Herod's Law

From Wikipedia, the free encyclopedia
Jump to: navigation, search
Herod's Law
La Ley De Herodes (Herod's Law) 1999 Mexican film DVD cover.jpg
DVD cover
Directed by Luis Estrada
Produced by Luis Estrada
Written by Luis Estrada
Starring Damián Alcázar
Pedro Armendáriz Jr.
Delia Casanova
Juan Carlos Colombo
Alex Cox
Music by Santiago Ojeda
Cinematography Norman Christianson
Edited by Luis Estrada
Distributed by Artecinema, Venevision International
Release dates November 9, 1999
Running time 120 min
Country Mexico
Language Spanish

Herod's Law (original Spanish title La ley de Herodes) is a 1999 Mexican comedy film produced by Bandidos Films; it's a political satire of corruption in Mexico and the long-ruling PRI party (notably the first Mexican film to criticize PRI explicitly by name [1] and carried some controversy and interference from the Mexican government because of it [2]). The film won the Ariel Award for Best Picture from the Mexican Academy of Film.

Plot[edit]

After the mayor of the fictional village San Pedro de los Saguaros is lynched by angry villagers, a petty PRI party member named Juan Vargas (Damián Alcázar) is appointed temporary mayor by the state governor. At first the new mayor attempts to do good but a lack of funds cripples his efforts, and the bribe of a brothel owner sets him on the path to corruption. Seeking help from his superior, the secretary to the PRI governor, he is given a copy of the constitution of Mexico and a revolver and is told that the only law is Herod's law: literally translated: "either you get fucked or you get buggered." (O te chingas o te jodes).

When Vargas thus has become the executive, legislature and judiciary of the village all in one person he soon becomes corrupt, first accepting a bribe from brothel owner Doña Lupe, and soon moving on to extort all of the villagers. When questioned, he declares that he is funding a new project to bring electricity to the village - a farce which is revealed when only one utility pole is raised. Vargas becomes progressively more corrupt, levying false accusations against the local doctor (an obstreperous PAN mayoral candidate), and killing Doña Lupe after she resists his authoritarianism. Vargas becomes obsessed with power to the point where the whole town despises him. Then, Vargas seems to meet his demise when he is surrounded by a crowd of torch-wielding villagers, but reappears at the very end of the film delivering a speech to the Mexican National Congress. As Vargas says in his speech that the PRI must stay in power forever, the film cuts to the scene of a new mayor coming to San Pedro de los Saguaros in exactly the same way that Vargas did.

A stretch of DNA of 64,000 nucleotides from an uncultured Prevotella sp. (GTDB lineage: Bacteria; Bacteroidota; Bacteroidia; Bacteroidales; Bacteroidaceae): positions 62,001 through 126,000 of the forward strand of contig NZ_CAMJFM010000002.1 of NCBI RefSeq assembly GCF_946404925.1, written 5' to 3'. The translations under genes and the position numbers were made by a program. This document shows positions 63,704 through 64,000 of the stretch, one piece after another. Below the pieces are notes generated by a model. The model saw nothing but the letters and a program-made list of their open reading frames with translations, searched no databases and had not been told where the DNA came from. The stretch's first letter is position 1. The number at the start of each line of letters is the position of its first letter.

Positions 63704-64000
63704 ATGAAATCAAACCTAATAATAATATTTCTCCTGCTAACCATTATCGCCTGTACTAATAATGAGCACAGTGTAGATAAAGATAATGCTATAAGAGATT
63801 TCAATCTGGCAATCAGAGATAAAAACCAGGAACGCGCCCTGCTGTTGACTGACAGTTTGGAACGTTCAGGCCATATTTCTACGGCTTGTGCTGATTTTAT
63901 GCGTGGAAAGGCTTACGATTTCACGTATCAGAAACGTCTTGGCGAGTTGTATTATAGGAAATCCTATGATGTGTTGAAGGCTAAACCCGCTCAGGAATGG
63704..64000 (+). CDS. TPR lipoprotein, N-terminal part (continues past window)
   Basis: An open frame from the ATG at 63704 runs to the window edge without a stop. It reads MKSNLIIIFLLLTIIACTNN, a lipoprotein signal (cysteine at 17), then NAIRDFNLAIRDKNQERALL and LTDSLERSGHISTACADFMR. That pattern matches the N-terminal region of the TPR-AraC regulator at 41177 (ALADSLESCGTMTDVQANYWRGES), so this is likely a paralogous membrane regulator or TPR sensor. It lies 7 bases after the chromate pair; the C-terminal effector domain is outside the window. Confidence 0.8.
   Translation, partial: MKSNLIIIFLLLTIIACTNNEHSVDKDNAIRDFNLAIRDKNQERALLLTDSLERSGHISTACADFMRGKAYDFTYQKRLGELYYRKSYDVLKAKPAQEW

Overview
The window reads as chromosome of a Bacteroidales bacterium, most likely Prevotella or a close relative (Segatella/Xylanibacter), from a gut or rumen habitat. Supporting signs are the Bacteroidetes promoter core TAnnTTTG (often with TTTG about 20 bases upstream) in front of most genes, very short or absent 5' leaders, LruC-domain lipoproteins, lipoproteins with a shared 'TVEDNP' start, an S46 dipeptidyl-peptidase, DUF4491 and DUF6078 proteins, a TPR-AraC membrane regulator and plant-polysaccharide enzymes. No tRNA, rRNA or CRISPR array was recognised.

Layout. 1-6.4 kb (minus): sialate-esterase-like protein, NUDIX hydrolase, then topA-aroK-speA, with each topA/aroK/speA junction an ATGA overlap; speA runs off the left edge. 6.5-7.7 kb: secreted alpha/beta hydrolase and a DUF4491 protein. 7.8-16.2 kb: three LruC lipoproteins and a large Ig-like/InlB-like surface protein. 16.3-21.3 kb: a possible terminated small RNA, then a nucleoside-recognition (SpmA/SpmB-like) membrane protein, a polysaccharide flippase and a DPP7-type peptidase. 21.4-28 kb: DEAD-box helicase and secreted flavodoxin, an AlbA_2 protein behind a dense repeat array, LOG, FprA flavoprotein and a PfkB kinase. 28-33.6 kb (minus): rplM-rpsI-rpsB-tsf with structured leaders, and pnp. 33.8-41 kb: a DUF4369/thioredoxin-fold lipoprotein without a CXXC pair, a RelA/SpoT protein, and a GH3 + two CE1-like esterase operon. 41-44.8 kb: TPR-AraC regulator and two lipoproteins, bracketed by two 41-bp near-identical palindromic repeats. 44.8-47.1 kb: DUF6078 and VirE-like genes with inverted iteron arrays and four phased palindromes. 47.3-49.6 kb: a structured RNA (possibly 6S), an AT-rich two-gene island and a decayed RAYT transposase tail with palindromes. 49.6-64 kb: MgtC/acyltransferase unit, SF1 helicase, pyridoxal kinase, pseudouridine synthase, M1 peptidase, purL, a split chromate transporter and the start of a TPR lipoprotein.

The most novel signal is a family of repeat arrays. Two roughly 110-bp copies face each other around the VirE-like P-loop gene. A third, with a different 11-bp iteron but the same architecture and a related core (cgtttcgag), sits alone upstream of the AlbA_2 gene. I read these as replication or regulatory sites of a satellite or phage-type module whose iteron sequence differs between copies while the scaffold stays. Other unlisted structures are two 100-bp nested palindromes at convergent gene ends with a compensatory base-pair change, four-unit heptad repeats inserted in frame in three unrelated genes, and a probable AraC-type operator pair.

DVD edition[edit]

This movie was released in Region 1 by 20th Century Fox and Venevision Intl. under the banner Cinema Latino in 2004; right now, this edition is out of print.

A second edition was released in 2006 by Warner Home Video with Fernando Sariñana's Todo el Poder

References[edit]

External links[edit]